When Liam McGee first took over the job as The Hartford's chief executive a year ago, he drove by the long-vacant Capitol West building every morning on his way to his Asylum Hill office from his downtown apartment.
The bombed-out look started to bug him.
"It soon became clear to me that the Capitol West building was both an eyesore and a barrier between the people who live and work on Asylum Hill and the vital services, entertainment and restaurants of downtown Hartford," McGee said Tuesday. "It's very visible from I-84, and is a poor statement about our city."
McGee's strong personal impressions propelled Tuesday's announcement by The Hartford Financial Services Group that it will commit $2 million to help the city buy Capitol West, tear it down and redevelop the property.
The Capitol West property — one of the most visible blighted buildings in the city — is the centerpiece of a five-year, $7 million grant by The Hartford to invest in the Asylum Hill neighborhood, where the insurer has had its headquarters for nearly 100 years.
Capitol West on Myrtle Street — vacant for more than a decade — is at the eastern edge of The Hartford's campus.
For the city, it's one of four buildings at high-profile, gateway locations that local officials have wanted to demolish and redevelop. Capitol West is considered crucial because it's in full view by motorists on I-84 westbound, including thousands traveling to work at The Hartford and Aetna, key employers in city.
"I won't be sad to see it go," Mayor Pedro E. Segarra said Tuesday. "It's a blighted property. It's a bad way to welcome people to the neighborhood."
Two of the targeted buildings — Broadcast House on Constitution Plaza and the H.B. Davis Building on Main Street, known as the "Butt-Ugly Building" — have been demolished, the latter just in the past week. One other building, the former Clarion Hotel, also on Constitution Plaza, is on the city's list for redevelopment.
While the Butt-Ugly Building was being knocked down into rubble, Segarra had already turned his attention to Capitol West.
The city has been negotiating with the owner, Joshua Guttman, since late August, but no deal has been reached. Guttman paid $1 million in cash for the building in 2004, and planned to convert it to apartments or condominiums.
And although Guttman started the work, including the removal of windows and interior demolition, construction stopped mid-stream as the housing market suffered a downturn and demand for more apartments wasn't strong enough.
The building has been a frequent target of graffiti. There have been complaints about overgrown weeds and rodents around the building as well as squatters living there.
"We're prepared to move forward and want to act as good citizens and in good faith, but we have no obligation," Coleman Levy, the owner's attorney, said Tuesday. "We have told them that we would be willing to sell."
City officials pegged the building's current value at $448,000.
Levy said the building is still structurally sound and got a new roof in the past couple of years. It still could be used for housing if the market strengthened enough, he said.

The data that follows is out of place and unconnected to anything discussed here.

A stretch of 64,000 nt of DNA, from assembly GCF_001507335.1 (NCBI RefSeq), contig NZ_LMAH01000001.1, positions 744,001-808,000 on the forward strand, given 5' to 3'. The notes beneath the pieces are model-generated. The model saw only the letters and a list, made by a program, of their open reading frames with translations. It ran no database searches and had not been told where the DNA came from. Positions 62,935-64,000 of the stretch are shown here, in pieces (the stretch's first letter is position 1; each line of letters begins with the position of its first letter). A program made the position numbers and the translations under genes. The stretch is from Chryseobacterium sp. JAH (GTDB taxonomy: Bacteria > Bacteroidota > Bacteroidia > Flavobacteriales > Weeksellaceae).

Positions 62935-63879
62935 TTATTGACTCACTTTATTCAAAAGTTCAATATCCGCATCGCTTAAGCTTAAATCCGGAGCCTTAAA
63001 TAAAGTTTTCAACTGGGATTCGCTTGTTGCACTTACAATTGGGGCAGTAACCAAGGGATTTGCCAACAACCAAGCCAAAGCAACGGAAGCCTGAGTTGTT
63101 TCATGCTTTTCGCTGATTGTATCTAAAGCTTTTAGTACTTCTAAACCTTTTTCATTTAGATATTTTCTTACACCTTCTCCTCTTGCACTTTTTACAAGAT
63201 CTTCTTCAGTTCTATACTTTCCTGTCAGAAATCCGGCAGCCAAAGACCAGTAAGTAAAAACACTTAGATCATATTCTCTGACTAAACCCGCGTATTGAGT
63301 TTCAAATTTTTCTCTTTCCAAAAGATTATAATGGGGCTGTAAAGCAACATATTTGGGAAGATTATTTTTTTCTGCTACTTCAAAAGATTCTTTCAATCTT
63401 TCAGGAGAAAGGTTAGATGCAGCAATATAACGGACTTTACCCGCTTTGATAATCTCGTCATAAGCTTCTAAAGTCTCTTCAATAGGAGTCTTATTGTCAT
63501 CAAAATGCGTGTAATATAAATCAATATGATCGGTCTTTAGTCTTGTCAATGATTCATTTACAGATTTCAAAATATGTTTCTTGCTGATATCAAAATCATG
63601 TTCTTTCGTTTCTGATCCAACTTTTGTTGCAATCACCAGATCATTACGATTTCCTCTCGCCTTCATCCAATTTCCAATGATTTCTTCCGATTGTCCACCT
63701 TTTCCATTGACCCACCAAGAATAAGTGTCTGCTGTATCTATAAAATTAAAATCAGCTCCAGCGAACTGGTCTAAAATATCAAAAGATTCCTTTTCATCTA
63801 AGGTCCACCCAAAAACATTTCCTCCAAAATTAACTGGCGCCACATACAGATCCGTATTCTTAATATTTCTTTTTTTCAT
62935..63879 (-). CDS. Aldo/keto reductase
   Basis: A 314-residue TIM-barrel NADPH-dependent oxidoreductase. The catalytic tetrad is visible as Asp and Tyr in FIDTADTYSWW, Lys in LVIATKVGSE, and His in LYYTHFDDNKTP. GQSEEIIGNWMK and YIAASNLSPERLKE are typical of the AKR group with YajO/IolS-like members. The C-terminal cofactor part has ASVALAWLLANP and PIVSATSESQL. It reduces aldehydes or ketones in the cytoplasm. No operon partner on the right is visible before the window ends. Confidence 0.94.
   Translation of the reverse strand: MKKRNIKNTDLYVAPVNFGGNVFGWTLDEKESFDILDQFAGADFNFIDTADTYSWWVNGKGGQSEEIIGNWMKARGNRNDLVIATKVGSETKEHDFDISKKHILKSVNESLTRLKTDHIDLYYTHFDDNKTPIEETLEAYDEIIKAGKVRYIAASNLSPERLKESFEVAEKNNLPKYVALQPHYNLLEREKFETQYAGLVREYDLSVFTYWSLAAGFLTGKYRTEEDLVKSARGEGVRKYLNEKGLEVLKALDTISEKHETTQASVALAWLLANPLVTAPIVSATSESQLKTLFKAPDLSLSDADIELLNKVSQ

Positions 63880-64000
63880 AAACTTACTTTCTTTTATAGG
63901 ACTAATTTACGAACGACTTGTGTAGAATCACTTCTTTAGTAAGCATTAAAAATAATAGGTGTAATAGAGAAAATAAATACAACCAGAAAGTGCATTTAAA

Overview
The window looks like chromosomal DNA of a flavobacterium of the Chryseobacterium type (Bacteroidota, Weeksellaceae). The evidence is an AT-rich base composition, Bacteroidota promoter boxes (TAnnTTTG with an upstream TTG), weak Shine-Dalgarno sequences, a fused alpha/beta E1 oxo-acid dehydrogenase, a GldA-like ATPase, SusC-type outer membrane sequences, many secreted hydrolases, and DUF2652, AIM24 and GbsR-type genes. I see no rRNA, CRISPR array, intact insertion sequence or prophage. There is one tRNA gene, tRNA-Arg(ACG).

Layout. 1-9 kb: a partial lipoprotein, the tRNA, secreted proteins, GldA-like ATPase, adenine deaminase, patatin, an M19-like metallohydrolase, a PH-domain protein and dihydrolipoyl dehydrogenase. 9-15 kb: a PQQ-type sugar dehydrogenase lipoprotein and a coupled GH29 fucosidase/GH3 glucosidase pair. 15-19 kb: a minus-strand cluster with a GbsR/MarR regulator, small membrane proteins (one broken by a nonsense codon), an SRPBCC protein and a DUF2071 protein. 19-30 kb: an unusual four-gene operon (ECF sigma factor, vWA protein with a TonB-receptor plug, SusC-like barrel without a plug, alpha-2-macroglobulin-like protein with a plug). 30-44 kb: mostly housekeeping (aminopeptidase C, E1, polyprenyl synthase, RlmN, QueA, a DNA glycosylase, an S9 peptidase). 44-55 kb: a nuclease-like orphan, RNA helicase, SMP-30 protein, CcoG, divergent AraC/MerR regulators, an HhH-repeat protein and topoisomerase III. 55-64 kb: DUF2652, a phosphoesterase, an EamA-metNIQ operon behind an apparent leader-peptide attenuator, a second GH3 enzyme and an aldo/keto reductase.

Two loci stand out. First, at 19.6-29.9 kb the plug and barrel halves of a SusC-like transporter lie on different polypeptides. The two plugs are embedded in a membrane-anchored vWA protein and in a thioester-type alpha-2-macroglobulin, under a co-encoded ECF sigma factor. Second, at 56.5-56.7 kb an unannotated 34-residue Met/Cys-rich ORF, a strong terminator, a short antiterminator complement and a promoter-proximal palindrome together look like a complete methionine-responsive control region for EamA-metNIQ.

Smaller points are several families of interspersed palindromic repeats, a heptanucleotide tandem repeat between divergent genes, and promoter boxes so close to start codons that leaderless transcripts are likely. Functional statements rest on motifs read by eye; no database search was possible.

Negotiations are expected to continue over the next several weeks. If no deal is reached, the city could take the property by eminent domain, said David B. Panagore, the city's chief operating officer. Once the building is acquired, it would be razed immediately.
Segarra and other public officials, including U.S. Rep. John B. Larson, D-1st District, praised The Hartford's commitment to Asylum Hill. Segarra said he hoped the $2 million contribution would cover the full cost of the acquisition, demolition and redevelopment.
If the overall cost exceeds $2 million, city bond money could be used to make up the difference.
Capitol West is a 170,000-square-foot building that was a car dealership in the 1950s. The upper floors were added after it was converted to an office building.
In the early 1980s, it was owned by Sam Zell, the Chicago real estate mogul who is now chairman of Tribune Co., the parent of The Courant and Fox CT.
The city is exploring a range of development options, Panagore said, including constructing a large, concrete staircase on the hillside similar to the outdoor performance space of Riverfront Recapture along the river downtown.
Panagore noted that the city would have to take a different approach in redeveloping the space occupied by the former Clarion Hotel on Constitution Plaza.
"It's not just a vacant building that needs to be removed. With Constitution Plaza, we've got something to work off of," he said.
The Hartford's $7 million investment in Asylum Hill includes a broad range of initiatives. One of them is continued support for the Northside Institutions Neighborhood Alliance. The alliance, known as NINA, has been purchasing and rehabbing residential buildings throughout Asylum Hill.
The Hartford's commitment also includes support for the Shelter for Women and for after-school programs at West Middle School and Junior Achievement.
"In collaboration with other Asylum Hill community leaders, we want to make a difference for the families that live here, the children who study and play here and for the people who work here," McGee said.